I thought about the sacrifice each was making in his own way.  Careers sidelined, families left behind, risks to life and limb taken.  These guys are inherently less civilized?  Than whom?  French diplomats?  Some guys at the U.N. who cashed in on Iraqi blood in the oil—for—food scandal?  I can think of no man more worthy of the term 'civilized' than one who would take such enormous risks, pay such a price for our country.

At one point, I felt compelled to mention that I had been appointed to West Point by John Tower but had been declined due to poor eyesight.  It was a feeble attempt to let these men know that I, too, had answered the call.  Or at least I had tried.  It was, frankly, an embarrassing moment.  The words Shakespeare wrote in Henry V jumped into my mind:

We few, we happy few, we band of brothers; for he to—day that sheds his blood with me shall be my brother; be he ne'er so vile this day shall gentle his condition: and gentlemen in England, now a—bed shall think themselves accurs'd they were not here, and hold their manhoods cheap whiles any speaks that fought with us upon Saint Crispin's day.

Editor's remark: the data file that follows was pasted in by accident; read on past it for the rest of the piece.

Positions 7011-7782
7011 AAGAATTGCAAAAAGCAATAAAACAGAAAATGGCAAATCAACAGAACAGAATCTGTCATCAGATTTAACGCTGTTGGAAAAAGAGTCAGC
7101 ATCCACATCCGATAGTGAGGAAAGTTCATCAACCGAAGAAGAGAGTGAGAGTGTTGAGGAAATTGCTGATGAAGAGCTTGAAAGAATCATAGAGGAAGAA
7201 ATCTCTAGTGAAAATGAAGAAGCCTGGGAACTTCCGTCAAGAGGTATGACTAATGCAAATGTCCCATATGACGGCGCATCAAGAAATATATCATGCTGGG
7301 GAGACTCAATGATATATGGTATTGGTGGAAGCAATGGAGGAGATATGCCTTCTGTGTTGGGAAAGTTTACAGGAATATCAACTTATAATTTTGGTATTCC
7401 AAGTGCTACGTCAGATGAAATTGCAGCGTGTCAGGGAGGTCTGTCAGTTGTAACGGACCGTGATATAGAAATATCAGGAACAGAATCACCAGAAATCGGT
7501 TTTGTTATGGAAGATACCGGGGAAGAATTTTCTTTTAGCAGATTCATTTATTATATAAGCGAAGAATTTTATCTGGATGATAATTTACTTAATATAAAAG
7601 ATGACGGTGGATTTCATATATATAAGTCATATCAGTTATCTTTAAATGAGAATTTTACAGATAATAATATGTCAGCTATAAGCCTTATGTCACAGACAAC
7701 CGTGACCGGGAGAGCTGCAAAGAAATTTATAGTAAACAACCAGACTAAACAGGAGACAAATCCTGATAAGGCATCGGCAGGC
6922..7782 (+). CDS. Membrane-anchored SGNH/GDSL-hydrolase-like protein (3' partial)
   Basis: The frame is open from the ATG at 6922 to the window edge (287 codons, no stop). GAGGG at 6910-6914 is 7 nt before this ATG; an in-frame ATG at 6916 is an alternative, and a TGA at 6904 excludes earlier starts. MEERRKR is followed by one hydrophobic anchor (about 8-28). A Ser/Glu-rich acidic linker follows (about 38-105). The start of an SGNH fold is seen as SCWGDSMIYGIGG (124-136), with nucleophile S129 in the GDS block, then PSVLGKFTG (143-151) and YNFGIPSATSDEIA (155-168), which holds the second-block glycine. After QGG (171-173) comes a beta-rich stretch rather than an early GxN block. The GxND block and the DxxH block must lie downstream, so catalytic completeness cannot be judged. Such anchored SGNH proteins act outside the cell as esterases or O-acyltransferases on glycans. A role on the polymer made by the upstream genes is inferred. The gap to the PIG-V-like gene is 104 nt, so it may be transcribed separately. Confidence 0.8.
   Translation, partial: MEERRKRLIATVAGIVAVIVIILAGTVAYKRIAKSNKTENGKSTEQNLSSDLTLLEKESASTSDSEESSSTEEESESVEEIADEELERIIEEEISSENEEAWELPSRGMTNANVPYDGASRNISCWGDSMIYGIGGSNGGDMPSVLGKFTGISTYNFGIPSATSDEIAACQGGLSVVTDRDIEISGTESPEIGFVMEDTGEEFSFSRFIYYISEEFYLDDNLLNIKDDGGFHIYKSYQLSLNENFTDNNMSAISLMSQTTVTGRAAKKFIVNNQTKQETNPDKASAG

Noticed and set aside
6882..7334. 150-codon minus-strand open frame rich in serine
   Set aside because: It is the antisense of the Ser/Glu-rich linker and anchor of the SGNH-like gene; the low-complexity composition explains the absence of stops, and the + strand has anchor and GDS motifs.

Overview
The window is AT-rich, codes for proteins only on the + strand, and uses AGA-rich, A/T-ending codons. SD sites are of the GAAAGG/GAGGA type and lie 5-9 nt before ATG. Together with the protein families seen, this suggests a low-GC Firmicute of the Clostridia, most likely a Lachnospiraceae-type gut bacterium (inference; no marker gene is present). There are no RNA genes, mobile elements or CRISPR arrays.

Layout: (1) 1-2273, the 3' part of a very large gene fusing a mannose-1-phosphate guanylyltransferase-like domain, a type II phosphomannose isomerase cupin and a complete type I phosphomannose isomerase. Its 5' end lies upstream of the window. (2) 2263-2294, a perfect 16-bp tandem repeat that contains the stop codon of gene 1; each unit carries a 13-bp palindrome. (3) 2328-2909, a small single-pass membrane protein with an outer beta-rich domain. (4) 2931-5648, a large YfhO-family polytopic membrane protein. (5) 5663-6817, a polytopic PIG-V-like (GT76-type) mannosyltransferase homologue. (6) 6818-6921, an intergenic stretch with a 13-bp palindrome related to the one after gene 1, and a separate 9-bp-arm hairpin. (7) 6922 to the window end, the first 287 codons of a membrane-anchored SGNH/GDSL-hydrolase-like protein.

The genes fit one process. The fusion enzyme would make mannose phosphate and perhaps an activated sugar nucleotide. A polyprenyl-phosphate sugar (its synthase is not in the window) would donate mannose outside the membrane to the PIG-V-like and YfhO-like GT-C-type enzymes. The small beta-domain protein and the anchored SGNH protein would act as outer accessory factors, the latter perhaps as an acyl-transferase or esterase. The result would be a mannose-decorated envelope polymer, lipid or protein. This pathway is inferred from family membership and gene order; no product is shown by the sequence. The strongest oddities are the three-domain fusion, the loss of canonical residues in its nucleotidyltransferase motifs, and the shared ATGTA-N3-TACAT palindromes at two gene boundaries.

Our civilization depends upon the exertions, not of the 'inherently less civilized', but of those who value civilization the most.  Those who are not a—bed but those who face the discomforts and dangers of war so the rest of us can go about the business of modern life.

It is no exaggeration to say that this essay is written in English and not German or Japanese because of a generation of men who do not have to hold their manhood cheap because they did the hard work of defending our civilization.

The Marines I met proudly carry on that civilized tradition.